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Broadcom to relocate back to America

Move will bring $27 billion to US

Singapore-headquartered US chipmaker Broadcom is re-locating its legal home address back to the US - a move it believes will enhance shareholder value.

Changing Broadcom's parent from a Singapore company to a US corporation is expected to bring US$20 billion (S$27.3 billion) in revenue back to the US, said President Donald Trump, who made the announcement on Thursday at a White House press conference.

Broadcom chief executive Tan Hock Eng, who attended the briefing, said a tax reform proposal put forward by the Republicans will make the US a friendlier place for business.

Mr Tan said in a statement: "We expect the tax reform plan effectively to level the playing field for large multinational corporations headquartered in the United States and to allow us to go all in on US re-domiciliation."

The move will take place regardless of whether the plan passes, the company said.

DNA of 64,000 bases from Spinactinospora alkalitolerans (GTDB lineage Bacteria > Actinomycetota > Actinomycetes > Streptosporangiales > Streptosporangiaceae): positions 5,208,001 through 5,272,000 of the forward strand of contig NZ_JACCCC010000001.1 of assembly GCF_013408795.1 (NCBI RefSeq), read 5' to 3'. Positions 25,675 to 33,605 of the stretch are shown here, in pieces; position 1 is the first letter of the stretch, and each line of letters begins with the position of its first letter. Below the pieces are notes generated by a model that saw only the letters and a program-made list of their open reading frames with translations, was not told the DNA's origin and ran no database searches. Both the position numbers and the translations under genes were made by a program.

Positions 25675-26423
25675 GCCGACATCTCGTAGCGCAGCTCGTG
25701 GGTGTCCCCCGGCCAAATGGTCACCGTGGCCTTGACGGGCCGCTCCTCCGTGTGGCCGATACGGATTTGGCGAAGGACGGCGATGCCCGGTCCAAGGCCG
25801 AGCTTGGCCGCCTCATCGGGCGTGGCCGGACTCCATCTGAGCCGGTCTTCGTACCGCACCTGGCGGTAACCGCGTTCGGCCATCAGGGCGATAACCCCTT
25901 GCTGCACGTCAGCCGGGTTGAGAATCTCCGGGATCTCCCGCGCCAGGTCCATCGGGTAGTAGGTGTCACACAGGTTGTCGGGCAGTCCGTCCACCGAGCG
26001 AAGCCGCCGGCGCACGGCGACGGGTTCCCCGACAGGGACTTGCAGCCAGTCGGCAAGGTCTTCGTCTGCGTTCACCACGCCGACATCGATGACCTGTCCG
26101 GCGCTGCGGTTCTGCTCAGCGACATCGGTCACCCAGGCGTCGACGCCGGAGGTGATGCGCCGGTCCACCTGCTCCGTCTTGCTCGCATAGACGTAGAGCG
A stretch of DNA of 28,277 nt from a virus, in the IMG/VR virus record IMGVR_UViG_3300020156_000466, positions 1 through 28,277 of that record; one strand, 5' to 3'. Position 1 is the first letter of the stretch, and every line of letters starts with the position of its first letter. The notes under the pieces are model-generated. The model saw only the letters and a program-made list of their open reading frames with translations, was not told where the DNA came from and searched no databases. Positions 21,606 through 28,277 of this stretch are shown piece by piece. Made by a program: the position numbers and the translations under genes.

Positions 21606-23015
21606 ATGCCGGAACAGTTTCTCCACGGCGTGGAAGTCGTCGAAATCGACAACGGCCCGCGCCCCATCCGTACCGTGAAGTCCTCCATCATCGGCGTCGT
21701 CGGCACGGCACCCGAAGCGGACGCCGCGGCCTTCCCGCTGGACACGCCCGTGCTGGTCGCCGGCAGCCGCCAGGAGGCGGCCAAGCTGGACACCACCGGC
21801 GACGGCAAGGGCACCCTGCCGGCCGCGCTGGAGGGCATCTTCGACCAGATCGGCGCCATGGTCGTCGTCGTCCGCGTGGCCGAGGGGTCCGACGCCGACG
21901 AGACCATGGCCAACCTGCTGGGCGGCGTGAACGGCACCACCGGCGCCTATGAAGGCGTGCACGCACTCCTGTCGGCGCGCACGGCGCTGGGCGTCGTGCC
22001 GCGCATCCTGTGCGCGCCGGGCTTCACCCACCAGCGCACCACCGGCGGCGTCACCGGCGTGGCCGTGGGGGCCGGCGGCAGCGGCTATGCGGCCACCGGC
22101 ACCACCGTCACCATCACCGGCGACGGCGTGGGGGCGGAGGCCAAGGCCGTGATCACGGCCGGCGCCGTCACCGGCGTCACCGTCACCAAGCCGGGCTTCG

The re-domiciling, which has to be approved by shareholders, will reportedly also facilitate Broadcom's US$5.9 billion takeover of US network provider Brocade Communications Systems.

The deal, announced in November last year, has been delayed due to scrutiny by the Committee on Foreign Investment in the US, which reviews the national security implications of foreign investments in American companies.

Becoming a US-based company might help Broadcom avoid these regulations and push the deal through.

The Nasdaq-listed Fortune 500 company was acquired by Singapore-based Avago Technologies in a US$37 billion deal completed last year. The combined company became the third-largest US semiconductor maker by revenue, behind Intel and Qualcomm.

Broadcom, a major supplier to Apple, logged US$13.2 billion in revenue globally for the year ended Oct 30 last year.

Its presence in Singapore includes its corporate co-headquarters in Yishun as well as facilities in Depot Road and North Coast Drive, according to the company's website.

Broadcom had about 15,700 employees worldwide as of October last year, the company's annual report last year said.

Responding to the move, the Economic Development Board's director for electronics Pee Beng Kong said Broadcom's leadership team has always been based in the US.

"We understand that Broadcom's operations in Singapore, which include manufacturing and research and development, will remain unchanged and will not be affected by this move."

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